When we sleep well, we wake up feeling refreshed and alert for our daily activities. Sleep affects how we look, feel and perform on a daily basis, and can have a major impact on our overall quality of life.To get the most out of our sleep, both quantity and quality are important. Teens need at least 8½ hours — and on average 9¼ hours — a night of uninterrupted sleep to leave their bodies and minds rejuvenated for the next day. Remember that most college freshmen are still teenagers!
If sleep is cut short, the body doesn’t have time to complete all of the phases needed for muscle repair, memory consolidation and release of hormones regulating growth and appetite. Then we wake up less prepared to concentrate, make decisions, or engage fully in school and social activities.
The structure of sleep follows a pattern of alternating REM (rapid eye movement) and NREM (non-rapid eye movement) sleep throughout a typical night in a cycle that repeats itself about every 90 minutes. What role does each state and stage of sleep play?
NREM (75% of night): As we begin to fall asleep, we enter NREM sleep, which is composed of stages 1-4:
- Stage 1
- Between being awake and falling asleep
- Light sleep
- Stage 2
- Onset of sleep
- Becoming disengaged from surroundings
- Breathing and heart rate are regular
- Body temperature drops (so sleeping in a cool room is helpful)
- Stages 3 and 4
- Deepest and most restorative sleep
- Blood pressure drops
- Breathing becomes slower
- Muscles are relaxed
- Blood supply to muscles increases
- Tissue growth and repair occurs
- Energy is restored
- Hormones are released, such as: Growth hormone, essential for growth and development, including muscle development
REM (25% of night): First occurs about 90 minutes after falling asleep and recurs about every 90 minutes, getting longer later in the night.
- Provides energy to brain and body
- Supports daytime performance
- Brain is active and dreams occur
- Eyes dart back and forth
- Body becomes immobile and relaxed, as muscles are turned off
View normal sleep pattern graph for more.
Getting good sleep is important to students and to their academic performance. Generally, students report that they don’t get enough sleep and that their sleep isn’t always restful because of social patterns, the need to study, disrupted sleep, and sleep environment/arrangements.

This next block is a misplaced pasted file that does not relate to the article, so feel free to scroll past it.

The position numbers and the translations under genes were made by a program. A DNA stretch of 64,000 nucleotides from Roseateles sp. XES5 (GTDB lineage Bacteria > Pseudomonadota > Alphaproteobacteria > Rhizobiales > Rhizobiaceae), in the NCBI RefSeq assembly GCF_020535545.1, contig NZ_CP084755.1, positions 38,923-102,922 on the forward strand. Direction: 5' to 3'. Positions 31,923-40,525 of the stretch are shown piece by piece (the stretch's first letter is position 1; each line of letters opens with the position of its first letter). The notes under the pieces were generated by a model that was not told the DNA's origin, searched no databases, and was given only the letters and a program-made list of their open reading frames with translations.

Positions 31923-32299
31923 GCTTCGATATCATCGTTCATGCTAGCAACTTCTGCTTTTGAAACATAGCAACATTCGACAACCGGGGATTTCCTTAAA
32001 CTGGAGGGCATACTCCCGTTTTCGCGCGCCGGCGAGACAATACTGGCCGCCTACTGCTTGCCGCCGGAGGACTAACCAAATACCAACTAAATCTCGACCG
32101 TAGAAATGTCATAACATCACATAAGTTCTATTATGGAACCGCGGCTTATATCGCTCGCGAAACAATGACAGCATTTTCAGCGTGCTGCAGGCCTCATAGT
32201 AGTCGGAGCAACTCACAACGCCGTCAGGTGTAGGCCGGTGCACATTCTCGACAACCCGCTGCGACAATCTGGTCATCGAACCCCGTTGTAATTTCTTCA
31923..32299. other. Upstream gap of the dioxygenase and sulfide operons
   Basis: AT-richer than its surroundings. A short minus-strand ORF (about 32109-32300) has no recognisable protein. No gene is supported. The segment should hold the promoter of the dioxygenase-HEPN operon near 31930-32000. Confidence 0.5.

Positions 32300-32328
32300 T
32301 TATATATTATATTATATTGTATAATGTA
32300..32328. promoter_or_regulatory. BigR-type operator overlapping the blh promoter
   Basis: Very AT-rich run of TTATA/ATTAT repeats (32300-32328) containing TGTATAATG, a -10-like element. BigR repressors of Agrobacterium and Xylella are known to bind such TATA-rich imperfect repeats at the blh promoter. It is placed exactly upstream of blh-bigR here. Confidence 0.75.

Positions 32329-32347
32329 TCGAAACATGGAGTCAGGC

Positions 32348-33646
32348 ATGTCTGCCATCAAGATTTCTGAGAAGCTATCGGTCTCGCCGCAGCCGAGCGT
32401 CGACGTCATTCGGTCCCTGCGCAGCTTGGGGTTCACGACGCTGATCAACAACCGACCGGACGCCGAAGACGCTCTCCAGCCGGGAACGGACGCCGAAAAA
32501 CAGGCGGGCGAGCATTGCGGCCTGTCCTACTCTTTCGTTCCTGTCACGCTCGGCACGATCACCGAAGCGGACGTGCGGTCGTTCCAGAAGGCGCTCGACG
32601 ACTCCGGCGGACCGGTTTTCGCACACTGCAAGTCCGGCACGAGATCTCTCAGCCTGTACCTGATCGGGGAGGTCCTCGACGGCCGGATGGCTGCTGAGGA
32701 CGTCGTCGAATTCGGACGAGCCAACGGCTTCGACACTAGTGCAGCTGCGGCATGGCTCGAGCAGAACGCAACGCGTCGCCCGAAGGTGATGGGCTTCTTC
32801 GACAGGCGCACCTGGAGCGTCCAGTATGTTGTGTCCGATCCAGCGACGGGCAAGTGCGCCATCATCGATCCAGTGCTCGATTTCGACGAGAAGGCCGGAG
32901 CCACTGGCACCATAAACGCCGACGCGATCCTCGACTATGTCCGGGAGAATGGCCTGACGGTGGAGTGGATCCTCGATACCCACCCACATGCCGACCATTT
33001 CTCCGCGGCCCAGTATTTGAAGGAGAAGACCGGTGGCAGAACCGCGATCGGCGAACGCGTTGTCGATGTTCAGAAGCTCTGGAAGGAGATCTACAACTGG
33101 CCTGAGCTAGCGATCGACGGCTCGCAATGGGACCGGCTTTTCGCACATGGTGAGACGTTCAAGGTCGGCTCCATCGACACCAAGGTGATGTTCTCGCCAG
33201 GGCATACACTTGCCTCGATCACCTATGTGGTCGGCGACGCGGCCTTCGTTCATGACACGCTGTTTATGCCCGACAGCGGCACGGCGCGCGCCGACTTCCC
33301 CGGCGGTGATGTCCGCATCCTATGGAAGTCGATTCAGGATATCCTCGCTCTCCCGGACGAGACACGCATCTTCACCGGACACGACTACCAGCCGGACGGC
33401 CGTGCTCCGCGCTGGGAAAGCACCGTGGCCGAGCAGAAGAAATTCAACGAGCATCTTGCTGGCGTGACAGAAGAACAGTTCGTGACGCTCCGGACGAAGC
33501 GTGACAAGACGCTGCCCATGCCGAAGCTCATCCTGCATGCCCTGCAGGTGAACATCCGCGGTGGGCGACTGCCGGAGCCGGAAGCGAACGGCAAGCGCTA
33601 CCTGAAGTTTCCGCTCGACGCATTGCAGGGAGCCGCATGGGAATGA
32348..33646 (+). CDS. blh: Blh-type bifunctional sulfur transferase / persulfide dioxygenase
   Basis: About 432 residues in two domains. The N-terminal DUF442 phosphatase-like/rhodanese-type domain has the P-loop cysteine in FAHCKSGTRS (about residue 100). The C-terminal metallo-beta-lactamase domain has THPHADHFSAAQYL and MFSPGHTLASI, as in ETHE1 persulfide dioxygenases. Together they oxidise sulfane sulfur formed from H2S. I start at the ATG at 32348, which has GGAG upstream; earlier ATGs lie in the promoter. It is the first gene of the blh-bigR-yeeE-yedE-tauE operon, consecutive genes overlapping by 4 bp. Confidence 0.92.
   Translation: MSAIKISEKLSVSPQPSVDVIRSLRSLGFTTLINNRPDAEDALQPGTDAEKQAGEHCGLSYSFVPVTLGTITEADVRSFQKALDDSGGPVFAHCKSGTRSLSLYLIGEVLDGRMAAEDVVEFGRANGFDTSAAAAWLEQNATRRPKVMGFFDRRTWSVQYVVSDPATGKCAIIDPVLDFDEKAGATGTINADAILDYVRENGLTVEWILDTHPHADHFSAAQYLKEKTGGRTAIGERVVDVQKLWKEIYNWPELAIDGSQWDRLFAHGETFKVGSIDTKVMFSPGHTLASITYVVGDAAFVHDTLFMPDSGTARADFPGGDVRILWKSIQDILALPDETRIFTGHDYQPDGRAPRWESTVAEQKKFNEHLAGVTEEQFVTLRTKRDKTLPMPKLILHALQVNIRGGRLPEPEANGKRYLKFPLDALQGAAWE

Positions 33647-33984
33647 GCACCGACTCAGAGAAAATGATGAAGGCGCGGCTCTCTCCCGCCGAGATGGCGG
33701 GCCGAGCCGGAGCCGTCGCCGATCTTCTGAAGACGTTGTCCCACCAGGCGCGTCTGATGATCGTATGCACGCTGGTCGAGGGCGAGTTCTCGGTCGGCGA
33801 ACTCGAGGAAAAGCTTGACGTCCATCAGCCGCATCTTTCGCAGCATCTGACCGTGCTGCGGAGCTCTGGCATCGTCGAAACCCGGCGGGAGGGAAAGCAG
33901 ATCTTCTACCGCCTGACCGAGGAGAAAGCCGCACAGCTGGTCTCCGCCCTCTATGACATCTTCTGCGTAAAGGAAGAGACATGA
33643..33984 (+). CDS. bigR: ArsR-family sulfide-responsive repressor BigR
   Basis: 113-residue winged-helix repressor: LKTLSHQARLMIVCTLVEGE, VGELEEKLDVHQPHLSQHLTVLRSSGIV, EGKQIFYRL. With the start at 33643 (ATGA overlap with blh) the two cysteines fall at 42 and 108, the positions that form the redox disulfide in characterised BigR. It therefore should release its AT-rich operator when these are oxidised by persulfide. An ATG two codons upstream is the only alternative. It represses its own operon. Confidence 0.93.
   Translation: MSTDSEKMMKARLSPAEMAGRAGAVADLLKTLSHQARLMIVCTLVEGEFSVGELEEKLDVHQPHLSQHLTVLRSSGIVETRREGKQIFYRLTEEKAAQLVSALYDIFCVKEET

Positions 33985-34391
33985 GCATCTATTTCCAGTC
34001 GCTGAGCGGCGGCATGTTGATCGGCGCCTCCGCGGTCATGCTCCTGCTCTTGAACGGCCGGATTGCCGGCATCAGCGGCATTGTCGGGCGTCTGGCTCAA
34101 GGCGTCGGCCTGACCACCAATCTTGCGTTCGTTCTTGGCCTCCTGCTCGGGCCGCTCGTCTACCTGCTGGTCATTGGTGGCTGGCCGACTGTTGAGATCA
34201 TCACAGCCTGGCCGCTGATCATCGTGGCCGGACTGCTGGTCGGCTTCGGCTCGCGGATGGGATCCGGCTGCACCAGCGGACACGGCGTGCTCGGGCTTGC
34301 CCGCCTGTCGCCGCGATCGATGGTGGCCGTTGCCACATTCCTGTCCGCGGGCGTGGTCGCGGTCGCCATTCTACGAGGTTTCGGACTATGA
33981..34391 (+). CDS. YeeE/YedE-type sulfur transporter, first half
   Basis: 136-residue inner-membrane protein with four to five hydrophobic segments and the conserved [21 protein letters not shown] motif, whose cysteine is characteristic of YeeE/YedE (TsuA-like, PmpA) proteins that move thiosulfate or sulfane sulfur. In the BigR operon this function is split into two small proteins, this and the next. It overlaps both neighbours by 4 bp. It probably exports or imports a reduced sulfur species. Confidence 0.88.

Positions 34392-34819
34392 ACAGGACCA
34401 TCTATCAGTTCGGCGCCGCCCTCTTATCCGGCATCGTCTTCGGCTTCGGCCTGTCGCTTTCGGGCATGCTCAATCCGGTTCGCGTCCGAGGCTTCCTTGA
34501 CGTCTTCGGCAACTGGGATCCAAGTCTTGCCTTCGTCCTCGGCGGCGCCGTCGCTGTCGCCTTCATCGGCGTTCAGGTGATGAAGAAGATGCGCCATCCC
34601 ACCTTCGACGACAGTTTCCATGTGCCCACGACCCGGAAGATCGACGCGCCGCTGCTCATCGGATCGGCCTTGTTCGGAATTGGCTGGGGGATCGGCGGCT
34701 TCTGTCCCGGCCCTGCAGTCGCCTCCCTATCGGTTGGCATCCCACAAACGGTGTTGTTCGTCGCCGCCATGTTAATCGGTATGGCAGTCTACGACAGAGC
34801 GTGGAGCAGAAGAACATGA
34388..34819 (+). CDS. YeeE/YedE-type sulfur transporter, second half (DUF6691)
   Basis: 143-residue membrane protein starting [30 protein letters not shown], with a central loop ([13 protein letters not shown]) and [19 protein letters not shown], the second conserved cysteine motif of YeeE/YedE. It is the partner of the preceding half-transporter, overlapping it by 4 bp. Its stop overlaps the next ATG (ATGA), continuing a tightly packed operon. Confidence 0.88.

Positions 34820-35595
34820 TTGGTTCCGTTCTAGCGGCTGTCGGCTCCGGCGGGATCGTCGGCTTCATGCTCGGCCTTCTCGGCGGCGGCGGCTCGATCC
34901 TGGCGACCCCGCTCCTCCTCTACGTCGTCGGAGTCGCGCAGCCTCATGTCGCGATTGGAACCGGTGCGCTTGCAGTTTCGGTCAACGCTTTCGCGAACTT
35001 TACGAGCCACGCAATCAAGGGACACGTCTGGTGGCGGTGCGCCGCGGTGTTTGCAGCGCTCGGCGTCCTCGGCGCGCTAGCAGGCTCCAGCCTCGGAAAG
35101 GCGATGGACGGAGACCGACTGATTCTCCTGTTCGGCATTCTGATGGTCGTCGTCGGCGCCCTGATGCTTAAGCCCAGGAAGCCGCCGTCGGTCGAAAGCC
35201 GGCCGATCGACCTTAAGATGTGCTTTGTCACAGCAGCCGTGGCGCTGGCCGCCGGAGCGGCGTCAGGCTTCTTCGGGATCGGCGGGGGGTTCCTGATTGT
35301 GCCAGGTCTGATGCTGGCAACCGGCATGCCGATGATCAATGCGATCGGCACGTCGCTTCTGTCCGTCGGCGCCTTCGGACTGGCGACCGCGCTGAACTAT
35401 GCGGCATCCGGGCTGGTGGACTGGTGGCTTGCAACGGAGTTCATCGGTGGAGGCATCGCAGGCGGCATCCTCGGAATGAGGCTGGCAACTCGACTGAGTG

According to the spring 2016 WSU National College Health Assessment (NCHA) data on sleep:
- 25% or 1/4 of WSU students reported that sleep difficulties had a negative effect on their academic performance.
- 33% or 1/3 of WSU students reported that sleep difficulties had been traumatic or very difficult to handle.
- Within the past 7 days, 60% of WSU students reported feeling tired, dragged out, or sleepy during the day on 3-6 days.
- Within the past 7 days, 60% of WSU students reported getting enough sleep to feel rested in the morning on 3-6 of the days.
In general, these WSU NCHA data match or are slightly higher than national NCHA data.
Intoxication messes with your sleep! It takes longer than just one day to be fully recovered. Actually, it takes 2-3 days to fully recover from a night of drinking. This limits your ability to think and remember as well as your overall level of physical energy. As a depressant, alcohol may help you fall asleep more quickly. However, intoxication affects the cycle of consistent and balanced SWS (slow wave sleep) in Stages 3 & 4, which is the deep, restful, and restorative part of the sleep cycle. Drinking alcohol suppresses the cycle of consistent and adequate REM sleep and keeps you in the lighter stages of sleep.
View alcohol-influenced sleep pattern graph for more.